A Kenyan Muslim teacher who protected Christians from death at the hands of al-Shabaab terrorists in an attack last year has received one of the country's top awards for bravery.
Salah Farah, who died of his injuries sustained in the attack, has been awarded with the Order of The Great Warrior, Kenyan President Uhuru Kenyatta announced yesterday.
Kenyatta said he was proud that Farah had "refused to be divided by terrorism" and said the award was being given to praise "his act of courage".
Farah, deputy head of the Mandera township primary school, was on a bus with 60 other passengers which was stopped by al-Shabaab militants in December.
He was one of several Muslims who refused to allow them to separate the passengers into Christian and Muslim groups, saying "Kill us all or leave them alone" and was hailed as a hero for helping save Christian lives.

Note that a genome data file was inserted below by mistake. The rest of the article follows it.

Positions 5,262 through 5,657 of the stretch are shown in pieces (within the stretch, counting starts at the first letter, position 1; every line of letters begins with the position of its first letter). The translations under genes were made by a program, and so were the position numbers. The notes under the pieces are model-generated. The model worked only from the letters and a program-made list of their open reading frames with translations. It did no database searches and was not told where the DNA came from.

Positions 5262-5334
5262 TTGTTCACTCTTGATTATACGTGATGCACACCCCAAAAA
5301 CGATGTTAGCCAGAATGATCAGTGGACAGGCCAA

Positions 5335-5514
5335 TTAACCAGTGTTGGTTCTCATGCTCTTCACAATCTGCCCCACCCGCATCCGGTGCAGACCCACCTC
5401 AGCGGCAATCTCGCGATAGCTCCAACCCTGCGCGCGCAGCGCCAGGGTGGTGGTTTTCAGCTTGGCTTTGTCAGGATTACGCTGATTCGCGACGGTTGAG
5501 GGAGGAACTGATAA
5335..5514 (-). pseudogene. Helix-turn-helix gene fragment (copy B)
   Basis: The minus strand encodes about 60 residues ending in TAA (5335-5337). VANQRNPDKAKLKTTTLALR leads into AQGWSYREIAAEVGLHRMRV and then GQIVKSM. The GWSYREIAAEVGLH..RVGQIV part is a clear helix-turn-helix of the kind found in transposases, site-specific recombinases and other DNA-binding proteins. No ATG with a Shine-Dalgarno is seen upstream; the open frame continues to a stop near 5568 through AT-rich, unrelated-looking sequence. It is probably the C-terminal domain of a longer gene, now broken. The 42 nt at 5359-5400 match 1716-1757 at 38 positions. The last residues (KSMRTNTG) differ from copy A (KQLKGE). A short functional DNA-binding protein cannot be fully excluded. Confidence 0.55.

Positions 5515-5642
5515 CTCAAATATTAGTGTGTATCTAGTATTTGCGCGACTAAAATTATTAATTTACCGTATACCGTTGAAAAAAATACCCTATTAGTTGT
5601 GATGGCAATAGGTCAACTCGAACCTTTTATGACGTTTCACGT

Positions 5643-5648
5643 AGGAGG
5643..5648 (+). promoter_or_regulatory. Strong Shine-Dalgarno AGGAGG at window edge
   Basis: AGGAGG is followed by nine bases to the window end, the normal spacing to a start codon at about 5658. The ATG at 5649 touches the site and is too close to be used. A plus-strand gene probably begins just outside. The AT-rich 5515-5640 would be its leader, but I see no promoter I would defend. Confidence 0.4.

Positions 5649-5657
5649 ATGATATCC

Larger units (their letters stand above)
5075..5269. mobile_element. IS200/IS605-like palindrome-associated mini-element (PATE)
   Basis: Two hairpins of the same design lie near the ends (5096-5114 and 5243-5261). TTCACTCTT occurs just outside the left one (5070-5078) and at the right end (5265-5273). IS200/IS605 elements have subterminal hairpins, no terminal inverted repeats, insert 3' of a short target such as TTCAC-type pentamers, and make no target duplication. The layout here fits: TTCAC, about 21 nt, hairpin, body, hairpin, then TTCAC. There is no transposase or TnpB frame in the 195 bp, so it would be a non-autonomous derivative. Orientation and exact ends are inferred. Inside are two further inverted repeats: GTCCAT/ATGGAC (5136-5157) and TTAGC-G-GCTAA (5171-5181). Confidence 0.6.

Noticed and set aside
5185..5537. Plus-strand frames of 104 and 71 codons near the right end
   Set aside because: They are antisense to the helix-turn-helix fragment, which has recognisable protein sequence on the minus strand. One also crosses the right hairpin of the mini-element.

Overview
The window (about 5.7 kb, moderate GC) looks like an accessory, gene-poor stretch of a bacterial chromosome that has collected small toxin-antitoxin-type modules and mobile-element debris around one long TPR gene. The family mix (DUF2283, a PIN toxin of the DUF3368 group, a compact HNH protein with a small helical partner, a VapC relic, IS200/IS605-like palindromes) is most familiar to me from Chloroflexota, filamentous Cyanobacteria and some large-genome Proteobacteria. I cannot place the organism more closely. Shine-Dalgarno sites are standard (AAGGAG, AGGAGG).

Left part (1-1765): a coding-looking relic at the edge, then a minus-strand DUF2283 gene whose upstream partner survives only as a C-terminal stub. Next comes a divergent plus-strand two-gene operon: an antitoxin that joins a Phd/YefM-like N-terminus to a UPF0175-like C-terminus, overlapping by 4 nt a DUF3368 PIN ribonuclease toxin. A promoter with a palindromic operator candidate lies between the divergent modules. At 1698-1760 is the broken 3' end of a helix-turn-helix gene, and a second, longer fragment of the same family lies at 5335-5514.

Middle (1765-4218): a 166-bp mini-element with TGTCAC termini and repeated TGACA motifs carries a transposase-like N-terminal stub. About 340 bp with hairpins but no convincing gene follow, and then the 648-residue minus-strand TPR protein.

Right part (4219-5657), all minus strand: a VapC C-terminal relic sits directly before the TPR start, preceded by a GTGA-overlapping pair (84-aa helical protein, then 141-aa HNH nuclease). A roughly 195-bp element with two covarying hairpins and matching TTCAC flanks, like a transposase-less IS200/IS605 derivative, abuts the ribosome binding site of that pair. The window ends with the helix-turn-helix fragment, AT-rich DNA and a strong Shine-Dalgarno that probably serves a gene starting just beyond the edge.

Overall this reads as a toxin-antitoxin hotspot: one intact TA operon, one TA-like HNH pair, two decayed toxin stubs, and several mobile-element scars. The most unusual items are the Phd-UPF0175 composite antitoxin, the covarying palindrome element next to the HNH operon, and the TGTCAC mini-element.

"As we argued, they shot me and the boy. One man who also came out of the bus and tried to escape to the bush was shot," Farah said after the attack.
"We are brothers. It's only the religion that is the difference, so I ask my brother Muslims to take care of the Christians so that the Christians also take care of us... and let us help one another."
Farah died while undergoing surgery for his injuries.
Al-Shabaab is particularly active in the northeast of Kenya where the Muslim population is more concentrated. Tomorrow, April 2, marks the first anniversary of the group's worst attack in the country. More than 150 people, mostly students, died when militants attacked Garissa University. Survivors spoke of merciless executions by the attackers, who stalked classrooms and dormitories hunting for non-Muslim students.